Navigating the landscape of the EU’s voluntary AI initiatives
Now that the AI Act, originally proposed in April 2021, is on its way to be adopted by the end of 2023, one may think that the topic of artificial intelligence will incrementally cease to make the headlines in the EU. On the contrary, in the months to come after the adoption of the AI Act, it is likely that discussions in Brussels and in the EU’s Member States will keep revolving around AI, at least until the AI Act enters into force in 2026.
The European Commission is indeed expected to discuss at least three non-binding texts that will guide and inform European businesses and consumers regarding artificial intelligence in Europe: the AI Pact, the AI Code of Conduct, and the Code of Practice on Disinformation. Since it would be easy to get lost in this upcoming policy framework, we will delve into these voluntary initiatives on AI that will be key for startups, and we will try to shed light on their differences and similarities.
The AI Pact, carried out by Internal Market Commissioner Thierry Breton, aims at easing the implementation of the AI Act for AI companies operating in the EU. With this voluntary initiative, the European Commission is committed to addressing the most critical risks associated with rapidly evolving AI technology before the AI Act enters into force. The pact’s voluntary nature serves as a pragmatic response to the legislative void, offering an intermediate rulebook that provides ‘broad outlines’ of the AI Act. This approach acknowledges the urgency of addressing AI’s potential harms without waiting for formal regulation to become applicable. Although the AI Pact’s specifics remain to be fully revealed, its significance lies in its ability to serve as a prelude to comprehensive regulation. While its voluntary nature may limit its reach and effectiveness compared to binding legislation like the AI Act, the pact acknowledges the need for collaborative efforts between governments and industry players to ensure responsible AI development and deployment.
The AI Code of Conduct, championed by European Commission Executive Vice President Margrethe Vestager and developed in conjunction with the United States, takes on a different dimension compared to the AI Pact. Also announced in May 2023, Vestager’s vision however aligns with a more global perspective, advocating for a non-binding code that encompasses Western democracies beyond Europe (with the hope that other countries eventually join the process). The initiative also differs from Breton’s AI Pact as it plans to specifically address the challenges associated with generative AI systems, like ChatGPT, instead of focusing on all AI systems covered by the AI Act. While the exact scope remains unclear, the objective is to link this initiative to the G7 Hiroshima AI Process, which is a forum dedicated to generative AI, and to establish non-binding international standards on risk audits, transparency, and other requirements for companies developing generative AI systems. Japan should be presenting an interim report to G7 digital ministers in September 2023 that is expected to include a draft code of conduct. For now, the plan is to submit a final report to G7 leaders in November or December 2023.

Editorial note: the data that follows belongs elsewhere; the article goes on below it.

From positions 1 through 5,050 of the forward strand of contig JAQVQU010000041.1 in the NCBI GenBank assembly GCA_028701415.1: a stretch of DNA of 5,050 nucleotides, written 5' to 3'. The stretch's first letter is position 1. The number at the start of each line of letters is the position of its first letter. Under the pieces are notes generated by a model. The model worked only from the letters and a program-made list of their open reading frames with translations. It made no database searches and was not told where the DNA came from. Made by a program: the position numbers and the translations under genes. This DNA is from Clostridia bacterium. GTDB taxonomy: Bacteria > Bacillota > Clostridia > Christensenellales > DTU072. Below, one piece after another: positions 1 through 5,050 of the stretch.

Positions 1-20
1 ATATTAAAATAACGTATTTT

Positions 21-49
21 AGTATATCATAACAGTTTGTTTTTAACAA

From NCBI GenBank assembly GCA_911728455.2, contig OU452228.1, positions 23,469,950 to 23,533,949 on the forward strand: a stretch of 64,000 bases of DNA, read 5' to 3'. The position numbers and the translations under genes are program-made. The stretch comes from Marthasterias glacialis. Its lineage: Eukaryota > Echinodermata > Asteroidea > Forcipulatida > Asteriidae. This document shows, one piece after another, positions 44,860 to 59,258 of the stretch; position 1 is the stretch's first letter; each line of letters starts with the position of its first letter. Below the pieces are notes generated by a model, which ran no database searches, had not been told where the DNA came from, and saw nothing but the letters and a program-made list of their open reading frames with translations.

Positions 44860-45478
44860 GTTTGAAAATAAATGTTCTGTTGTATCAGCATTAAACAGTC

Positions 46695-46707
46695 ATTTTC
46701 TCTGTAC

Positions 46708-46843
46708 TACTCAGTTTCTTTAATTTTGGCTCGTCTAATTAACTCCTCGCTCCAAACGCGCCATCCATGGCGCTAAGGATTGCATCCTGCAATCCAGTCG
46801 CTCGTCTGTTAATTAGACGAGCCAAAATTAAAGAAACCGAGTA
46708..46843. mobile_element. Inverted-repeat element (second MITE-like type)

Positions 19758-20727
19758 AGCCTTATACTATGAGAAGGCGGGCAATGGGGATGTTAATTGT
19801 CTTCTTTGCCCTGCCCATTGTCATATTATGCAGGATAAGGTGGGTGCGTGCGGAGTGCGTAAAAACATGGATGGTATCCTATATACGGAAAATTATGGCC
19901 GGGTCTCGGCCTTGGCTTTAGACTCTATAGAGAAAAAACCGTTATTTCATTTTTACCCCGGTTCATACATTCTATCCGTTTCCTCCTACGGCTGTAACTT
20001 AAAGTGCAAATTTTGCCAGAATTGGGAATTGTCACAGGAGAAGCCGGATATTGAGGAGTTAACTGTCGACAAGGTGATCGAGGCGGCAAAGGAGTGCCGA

The Code of Practice on Disinformation was initially established in 2018 and further strengthened in June 2022. This last voluntary initiative gathers a diverse range of online actors, including research groups, civil society organisations, and major platforms subject to new obligations under the Digital Services Act (DSA). This code aims to tackle the issue of disinformation and will transition into a code of conduct under the DSA once the legislation comes into force. The code focuses on promoting transparency, fact-checking, and responsible content moderation to combat the spread of dangerous disinformation content. Notably, the code also addresses the challenges posed by generative AI. As part of its efforts, the European Union aims to establish a dedicated track within the code to address the unique risks and implications associated with generative AI. This includes considering safeguards for services integrated with generative AI and content dissemination. The emphasis is on striking a balance between protecting freedom of speech and ensuring responsible use of AI-generated content.
The European Commission’s efforts to regulate and guide AI reflect a multifaceted approach encompassing binding legislations, voluntary pacts, and codes of conduct. While the AI Act and AI Pact aim to establish rules and principles for AI systems, the AI Code of Conduct and the Code of Practice on Disinformation address specific challenges in AI development and information dissemination. The growing collaboration between EU officials and industry leaders, including startups, highlights the importance of striking a balance between innovation and regulation in the AI domain. The collaborative efforts between the EU and the US in developing the AI Code of Conduct exemplify the global approach to shaping the responsible development of AI technologies. How these proposals guide the regulatory frameworks coming into force as we get closer to 2026 will be of critical importance to startups and we will follow this process closely to ensure the best possible outcomes for our members.